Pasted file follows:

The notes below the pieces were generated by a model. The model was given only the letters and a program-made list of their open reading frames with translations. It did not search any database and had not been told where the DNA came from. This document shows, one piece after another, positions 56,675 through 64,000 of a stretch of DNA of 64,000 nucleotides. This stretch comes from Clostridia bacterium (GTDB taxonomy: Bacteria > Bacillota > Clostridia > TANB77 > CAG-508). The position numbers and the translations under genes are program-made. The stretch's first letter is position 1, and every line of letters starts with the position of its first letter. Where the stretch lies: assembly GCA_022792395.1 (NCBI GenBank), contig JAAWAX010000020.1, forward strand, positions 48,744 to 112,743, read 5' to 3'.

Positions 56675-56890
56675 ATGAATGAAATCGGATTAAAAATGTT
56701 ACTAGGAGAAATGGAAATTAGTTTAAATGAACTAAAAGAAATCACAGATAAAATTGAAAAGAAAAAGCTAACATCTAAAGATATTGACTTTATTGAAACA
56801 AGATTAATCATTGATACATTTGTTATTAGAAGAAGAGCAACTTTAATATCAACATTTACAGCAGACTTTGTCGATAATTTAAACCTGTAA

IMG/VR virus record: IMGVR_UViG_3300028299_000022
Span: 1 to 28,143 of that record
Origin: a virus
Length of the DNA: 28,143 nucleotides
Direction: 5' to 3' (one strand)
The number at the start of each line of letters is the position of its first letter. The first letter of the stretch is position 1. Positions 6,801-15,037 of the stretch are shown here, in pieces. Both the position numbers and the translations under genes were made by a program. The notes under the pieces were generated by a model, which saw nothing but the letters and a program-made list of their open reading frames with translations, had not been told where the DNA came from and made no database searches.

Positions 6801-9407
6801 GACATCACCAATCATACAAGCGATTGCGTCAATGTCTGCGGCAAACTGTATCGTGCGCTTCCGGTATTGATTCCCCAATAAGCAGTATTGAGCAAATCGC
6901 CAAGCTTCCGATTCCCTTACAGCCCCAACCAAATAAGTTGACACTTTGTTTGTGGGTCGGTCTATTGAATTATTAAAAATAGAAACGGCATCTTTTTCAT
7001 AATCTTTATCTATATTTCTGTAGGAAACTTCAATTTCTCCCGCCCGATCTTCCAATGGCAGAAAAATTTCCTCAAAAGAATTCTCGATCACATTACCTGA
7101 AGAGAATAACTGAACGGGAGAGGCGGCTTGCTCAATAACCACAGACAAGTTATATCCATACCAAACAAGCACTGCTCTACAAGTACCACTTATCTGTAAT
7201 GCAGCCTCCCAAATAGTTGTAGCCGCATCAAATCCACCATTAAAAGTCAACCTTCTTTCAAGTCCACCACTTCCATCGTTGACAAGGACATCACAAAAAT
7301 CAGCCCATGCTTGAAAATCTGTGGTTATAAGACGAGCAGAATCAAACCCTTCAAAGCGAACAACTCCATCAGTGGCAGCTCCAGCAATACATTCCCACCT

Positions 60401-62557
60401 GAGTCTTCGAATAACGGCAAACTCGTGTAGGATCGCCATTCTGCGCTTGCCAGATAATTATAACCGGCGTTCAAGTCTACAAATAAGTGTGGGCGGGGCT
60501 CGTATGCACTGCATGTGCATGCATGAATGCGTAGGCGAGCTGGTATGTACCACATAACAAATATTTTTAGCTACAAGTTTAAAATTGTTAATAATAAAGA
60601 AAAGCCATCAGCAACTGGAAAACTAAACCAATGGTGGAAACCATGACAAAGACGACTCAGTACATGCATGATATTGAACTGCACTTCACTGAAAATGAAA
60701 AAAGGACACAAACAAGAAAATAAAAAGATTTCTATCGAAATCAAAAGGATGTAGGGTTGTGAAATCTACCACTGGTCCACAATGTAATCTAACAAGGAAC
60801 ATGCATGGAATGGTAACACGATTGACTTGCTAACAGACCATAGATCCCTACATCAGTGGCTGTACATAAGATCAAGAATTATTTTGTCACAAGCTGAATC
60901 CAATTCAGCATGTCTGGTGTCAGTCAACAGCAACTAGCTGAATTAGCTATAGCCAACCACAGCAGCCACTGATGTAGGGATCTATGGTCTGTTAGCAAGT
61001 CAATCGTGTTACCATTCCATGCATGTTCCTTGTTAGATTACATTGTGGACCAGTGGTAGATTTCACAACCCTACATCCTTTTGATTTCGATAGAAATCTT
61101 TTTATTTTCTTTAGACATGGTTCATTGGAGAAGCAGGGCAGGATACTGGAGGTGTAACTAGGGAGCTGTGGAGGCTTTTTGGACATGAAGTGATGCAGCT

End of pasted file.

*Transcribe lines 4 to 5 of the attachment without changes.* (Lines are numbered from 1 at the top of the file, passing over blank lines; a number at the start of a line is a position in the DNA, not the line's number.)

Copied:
56701 ACTAGGAGAAATGGAAATTAGTTTAAATGAACTAAAAGAAATCACAGATAAAATTGAAAAGAAAAAGCTAACATCTAAAGATATTGACTTTATTGAAACA
56801 AGATTAATCATTGATACATTTGTTATTAGAAGAAGAGCAACTTTAATATCAACATTTACAGCAGACTTTGTCGATAATTTAAACCTGTAA